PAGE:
Richard Ha of Hamakua Springs Country Farms was a guest on Hawaii Public Radio’s The Conversation, where he discussed concerns from the point of view of a farmer regarding Hawaii County Council Bill 113.
Alan Titchenal, Ph.D., C.N.S., and Joannie Dobbs, Ph.D., C.N.S., nutritionists in the Department of Human Nutrition, Food and Animal Sciences, College of Tropical Agriculture and Human Resources, University of Hawaii-Manoa, answer common questions about genetically engineered foods.
E. Alan Kennett, the former president and manager of Gay & Robinson – a major land owner on Kauai, recently submitted an op-ed to The Garden Island, which notes many concerns about proposed legislation regulating GMO and pesticide use on Kauai.
A recent article published in The Garden Island detailed the economic impact of seed companies on Kauai. “Beyond that, they contribute to agricultural diversification and help to keep land in agriculture that might otherwise be used for other, nonagricultural purposes,” noted J. Kenneth Grace, Ph.D., Interim Associate Dean and Director for Research at the College of Tropical Agriculture and Human Resources, University of Hawaii at Manoa.
Dr. Maria Gallo, dean of the UH Mānoa College of Tropical Agriculture and Human Resources (CTAHR), details the benefits of GMOs and argues that Hawaii should embrace technology. She writes, “In Hawaii, we produce only 13 percent of our food, and import the remainder. Our primary goal should be to increase the food supply in an environmentally and economically sound manner. To do that, we need all the safe tools that organic, conventional and GM farming can provide.”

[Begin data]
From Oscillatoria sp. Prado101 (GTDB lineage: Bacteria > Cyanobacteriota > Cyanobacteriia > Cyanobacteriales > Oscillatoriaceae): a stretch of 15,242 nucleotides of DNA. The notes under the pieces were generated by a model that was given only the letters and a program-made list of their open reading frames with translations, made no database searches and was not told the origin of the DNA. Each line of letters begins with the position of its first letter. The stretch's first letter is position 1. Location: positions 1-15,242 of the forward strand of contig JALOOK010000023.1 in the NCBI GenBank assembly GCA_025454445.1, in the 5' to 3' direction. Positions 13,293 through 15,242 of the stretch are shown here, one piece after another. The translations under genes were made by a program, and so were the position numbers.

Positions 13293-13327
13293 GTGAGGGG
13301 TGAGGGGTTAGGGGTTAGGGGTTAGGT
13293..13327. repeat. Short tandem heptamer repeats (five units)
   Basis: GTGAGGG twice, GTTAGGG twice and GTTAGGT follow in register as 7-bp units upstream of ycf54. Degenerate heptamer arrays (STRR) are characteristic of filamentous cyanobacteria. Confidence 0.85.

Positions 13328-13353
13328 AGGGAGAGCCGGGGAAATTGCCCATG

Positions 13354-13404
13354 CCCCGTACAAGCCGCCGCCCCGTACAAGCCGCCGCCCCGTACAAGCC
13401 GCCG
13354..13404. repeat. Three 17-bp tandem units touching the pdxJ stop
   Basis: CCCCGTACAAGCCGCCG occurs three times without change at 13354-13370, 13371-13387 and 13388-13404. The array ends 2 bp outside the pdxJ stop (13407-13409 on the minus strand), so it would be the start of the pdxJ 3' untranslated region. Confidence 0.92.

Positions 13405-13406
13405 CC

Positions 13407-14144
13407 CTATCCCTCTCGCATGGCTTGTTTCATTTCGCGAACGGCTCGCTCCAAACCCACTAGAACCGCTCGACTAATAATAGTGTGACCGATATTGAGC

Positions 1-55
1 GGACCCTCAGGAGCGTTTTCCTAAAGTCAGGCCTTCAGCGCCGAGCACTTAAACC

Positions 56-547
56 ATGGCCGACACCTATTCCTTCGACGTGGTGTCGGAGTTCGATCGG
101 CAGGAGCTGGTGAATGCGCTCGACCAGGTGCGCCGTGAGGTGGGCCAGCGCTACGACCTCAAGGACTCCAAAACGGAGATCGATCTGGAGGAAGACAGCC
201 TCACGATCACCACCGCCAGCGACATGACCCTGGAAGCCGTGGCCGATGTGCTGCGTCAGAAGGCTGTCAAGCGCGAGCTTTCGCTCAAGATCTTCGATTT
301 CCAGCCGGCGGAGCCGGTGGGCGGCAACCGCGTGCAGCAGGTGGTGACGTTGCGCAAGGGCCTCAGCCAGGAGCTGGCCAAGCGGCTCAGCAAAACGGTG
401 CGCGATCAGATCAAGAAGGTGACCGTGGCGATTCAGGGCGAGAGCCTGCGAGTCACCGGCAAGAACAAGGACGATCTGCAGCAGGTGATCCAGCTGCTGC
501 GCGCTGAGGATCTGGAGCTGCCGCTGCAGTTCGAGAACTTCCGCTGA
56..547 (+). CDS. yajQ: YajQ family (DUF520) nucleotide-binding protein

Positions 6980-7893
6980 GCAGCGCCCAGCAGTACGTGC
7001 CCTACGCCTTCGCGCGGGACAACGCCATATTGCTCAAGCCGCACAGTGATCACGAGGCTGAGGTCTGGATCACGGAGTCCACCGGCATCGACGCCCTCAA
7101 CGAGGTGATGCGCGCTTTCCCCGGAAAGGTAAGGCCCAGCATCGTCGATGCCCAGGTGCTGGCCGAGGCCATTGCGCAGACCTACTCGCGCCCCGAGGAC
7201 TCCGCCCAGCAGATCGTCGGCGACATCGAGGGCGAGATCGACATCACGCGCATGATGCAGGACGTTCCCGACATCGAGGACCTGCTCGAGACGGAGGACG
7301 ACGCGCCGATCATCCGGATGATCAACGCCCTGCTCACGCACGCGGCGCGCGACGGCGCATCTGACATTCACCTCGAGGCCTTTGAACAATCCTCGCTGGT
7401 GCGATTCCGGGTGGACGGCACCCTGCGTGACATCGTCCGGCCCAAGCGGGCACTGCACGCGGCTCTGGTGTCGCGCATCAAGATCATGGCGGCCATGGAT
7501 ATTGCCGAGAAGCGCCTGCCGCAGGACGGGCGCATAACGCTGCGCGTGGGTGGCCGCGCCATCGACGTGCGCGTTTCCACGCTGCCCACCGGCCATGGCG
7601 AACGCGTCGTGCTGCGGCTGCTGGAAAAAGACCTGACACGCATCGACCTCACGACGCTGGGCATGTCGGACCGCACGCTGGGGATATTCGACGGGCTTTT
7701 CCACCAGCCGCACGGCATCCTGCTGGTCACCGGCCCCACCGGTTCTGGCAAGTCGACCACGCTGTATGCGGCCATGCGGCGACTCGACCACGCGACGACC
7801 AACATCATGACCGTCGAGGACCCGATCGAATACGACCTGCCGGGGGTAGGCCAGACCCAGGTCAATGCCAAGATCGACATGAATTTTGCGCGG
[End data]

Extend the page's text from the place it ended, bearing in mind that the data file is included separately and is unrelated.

The editorial board at Scientific American recently published an op-ed regarding mandatory labeling of products containing GMOs. The article states, “Instead of providing people with useful information, mandatory GMO labels would only intensify the misconception that so-called Frankenfoods endanger people’s health.”
Jon Entine, executive director of the Genetic Literacy Project and a senior fellow at the Center for Health & Risk Communication and STATS (Statistical Assessment Service) at George Mason University, recently debunked several outrageous claims made in Caitlin Shetterly’s long feature, “The Bad Seed: The Health Risks of Genetically Modified Corn,” in Elle. Mr. Entine concludes by writing, “If Elle has the journalistic integrity that it claims for itself, Ms. Meyers would withdraw the Shetterly piece and publish an article that sets the record straight.”
Civil Beat today shared a video about the how the biotechnology helped save the papaya industry and support local small papaya farmers. They talk with Dr. Dennis Gonsalves, a local boy who lead a team of scientists to develop a genetically modified papaya that could resist the ring spot virus. The virus could have potentially devastate the papaya industry in Hawaii. Civil Beat also speaks with Alberto Belmes, a Hawaii papaya farmer since 1983, who tells his story of having his papaya fields wiped out from the ring spot virus.
The editorial board at the Capitol Press noted that the GMO-labelling scheme pushed by activists has ulterior motives. They ultimately want to ban GMOs, which could have devastating effects on the world’s food supply.